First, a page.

Kentucky Senate bill could let you opt out of smart meter​

Kentucky Senate bill could let you opt out of smart meter

Posted: Mar 09, 2017 6:19 PM ESTUpdated: Mar 09, 2017 6:33 PM EST

This smart meter in Fredonia sends its information through these wires.T

People in the Local 6 area have seen their electric bills increase and believe it could have something to do with smart meters like this one.People in the Local 6 area have seen their electric bills increase and believe it could have something to do with smart meters like this one.

FREDONIA, KY –

 

Kentucky Senate Bill 121 would “require utilities seeking to install smart meters to give notice to affected customers and the right to opt out of having a smart meter installed.”

Roy Rogers is a Kenergy customer. He was shocked when he saw his bill. He usually pays around $240 a month and now it’s $440.

“We did not see the increase in kilowatts per hour until the smart meters,” said Rogers. He spoke to a group of Kenergy customers this week who are feeling the same way.

“We’re asking for a side by side test to see if the old meter and the new meters register the same amount of kilowatt hours,” explained Rogers. He said he has talked to people at Kenergy and political figures, and he hasn’t gotten anything other than blaming the weather for the bill.

Even though customers don’t know if the smart meters are what are causing the high bills, they can’t get them removed. Jackson Purchase Energy, West Kentucky Rural Electric Cooperative Corporation, and Kenergy do not have opt-out policies. Paducah Power System has not responded to us on this issue yet.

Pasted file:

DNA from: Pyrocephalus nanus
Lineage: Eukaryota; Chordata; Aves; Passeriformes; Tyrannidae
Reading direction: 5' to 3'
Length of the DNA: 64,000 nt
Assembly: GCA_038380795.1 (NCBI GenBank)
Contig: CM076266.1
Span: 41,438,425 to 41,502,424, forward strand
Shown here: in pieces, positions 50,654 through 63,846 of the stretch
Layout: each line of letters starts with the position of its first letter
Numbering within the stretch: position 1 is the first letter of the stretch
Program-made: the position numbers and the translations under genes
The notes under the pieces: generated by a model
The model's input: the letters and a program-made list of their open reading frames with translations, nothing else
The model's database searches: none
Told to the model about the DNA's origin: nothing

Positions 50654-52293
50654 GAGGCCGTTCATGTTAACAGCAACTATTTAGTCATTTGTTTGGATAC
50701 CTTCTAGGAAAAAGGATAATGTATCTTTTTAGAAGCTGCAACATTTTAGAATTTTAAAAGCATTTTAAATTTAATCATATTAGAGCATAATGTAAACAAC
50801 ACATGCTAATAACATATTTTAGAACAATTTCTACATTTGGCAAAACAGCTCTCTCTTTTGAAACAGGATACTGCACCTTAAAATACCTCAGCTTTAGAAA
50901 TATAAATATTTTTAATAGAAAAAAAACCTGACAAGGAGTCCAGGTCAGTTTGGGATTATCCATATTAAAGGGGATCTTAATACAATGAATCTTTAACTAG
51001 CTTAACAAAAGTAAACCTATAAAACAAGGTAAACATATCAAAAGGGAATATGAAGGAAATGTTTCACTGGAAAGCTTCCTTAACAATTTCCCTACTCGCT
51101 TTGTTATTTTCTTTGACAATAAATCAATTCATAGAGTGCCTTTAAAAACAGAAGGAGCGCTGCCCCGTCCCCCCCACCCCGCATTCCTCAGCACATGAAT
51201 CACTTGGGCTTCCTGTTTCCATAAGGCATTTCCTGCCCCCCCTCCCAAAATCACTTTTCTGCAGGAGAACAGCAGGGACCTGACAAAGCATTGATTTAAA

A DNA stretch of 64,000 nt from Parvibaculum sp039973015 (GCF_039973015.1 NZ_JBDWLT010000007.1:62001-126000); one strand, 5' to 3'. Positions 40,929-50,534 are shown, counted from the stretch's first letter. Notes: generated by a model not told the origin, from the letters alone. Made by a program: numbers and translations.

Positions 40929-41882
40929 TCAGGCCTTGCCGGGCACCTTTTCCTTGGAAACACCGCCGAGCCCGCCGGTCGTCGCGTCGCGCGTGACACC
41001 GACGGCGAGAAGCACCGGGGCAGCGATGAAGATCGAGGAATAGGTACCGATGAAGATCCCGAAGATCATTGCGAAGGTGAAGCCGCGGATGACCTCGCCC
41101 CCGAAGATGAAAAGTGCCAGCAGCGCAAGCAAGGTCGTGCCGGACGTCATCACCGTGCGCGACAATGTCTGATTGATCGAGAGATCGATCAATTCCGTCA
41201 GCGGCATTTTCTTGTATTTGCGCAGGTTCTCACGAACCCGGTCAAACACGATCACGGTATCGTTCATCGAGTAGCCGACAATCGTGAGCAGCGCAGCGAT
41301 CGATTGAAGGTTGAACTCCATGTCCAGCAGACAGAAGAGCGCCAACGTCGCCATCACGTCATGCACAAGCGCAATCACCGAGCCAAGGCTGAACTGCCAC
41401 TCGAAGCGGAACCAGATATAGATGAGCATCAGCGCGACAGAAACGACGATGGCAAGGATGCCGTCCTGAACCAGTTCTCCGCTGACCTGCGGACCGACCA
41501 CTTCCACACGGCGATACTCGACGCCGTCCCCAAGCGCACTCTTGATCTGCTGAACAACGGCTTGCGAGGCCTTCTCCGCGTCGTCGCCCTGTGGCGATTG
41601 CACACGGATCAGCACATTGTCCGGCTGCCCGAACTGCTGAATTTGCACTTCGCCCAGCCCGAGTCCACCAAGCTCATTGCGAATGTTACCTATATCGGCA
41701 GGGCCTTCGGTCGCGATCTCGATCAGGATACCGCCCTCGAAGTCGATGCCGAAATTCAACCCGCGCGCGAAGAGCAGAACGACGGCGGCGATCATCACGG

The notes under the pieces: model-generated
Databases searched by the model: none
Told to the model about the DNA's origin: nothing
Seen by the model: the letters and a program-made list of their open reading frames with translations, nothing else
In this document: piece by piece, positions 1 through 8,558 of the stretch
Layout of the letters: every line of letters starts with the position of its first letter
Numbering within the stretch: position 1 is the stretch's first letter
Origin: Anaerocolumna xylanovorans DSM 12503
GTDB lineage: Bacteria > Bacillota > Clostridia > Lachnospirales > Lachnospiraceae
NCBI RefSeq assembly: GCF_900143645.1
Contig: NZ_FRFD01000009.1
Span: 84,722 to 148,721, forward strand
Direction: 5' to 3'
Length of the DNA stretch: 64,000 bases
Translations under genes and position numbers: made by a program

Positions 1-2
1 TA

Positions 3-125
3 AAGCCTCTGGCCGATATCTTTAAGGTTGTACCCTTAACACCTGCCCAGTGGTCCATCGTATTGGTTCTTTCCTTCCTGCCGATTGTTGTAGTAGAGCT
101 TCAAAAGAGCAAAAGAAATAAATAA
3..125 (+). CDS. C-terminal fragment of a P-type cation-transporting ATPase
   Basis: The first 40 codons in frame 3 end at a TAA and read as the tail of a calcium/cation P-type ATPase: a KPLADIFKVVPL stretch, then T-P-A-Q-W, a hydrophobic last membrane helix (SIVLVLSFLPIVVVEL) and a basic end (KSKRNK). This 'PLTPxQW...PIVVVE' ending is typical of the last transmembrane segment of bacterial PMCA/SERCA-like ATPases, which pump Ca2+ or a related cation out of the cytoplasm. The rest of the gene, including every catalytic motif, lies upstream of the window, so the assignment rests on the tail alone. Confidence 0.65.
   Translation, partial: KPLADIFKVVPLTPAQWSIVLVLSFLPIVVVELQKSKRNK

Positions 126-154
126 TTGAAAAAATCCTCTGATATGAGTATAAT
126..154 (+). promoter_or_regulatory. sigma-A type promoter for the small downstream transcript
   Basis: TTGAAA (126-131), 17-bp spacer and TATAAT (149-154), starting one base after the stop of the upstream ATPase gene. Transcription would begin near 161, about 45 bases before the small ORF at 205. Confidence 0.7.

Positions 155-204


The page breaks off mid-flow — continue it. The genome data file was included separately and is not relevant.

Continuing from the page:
“It’s up to the utility to determine if it wants to offer an opt-out policy,” Kentucky Public Service Commission spokesman Andrew Melnykovych said.

An opt-out policy would legally allow customers to refuse or return a smart meter. If Senate Bill 121 passes, anyone could opt out, but Melnykovych said it might cost you more.

PSC makes the customer who opts out pay the extra costs that come with removing a smart meter and getting an analog meter, such as paying the person to read your meter.

Rogers said he’s not giving up until he gets answers that make sense.

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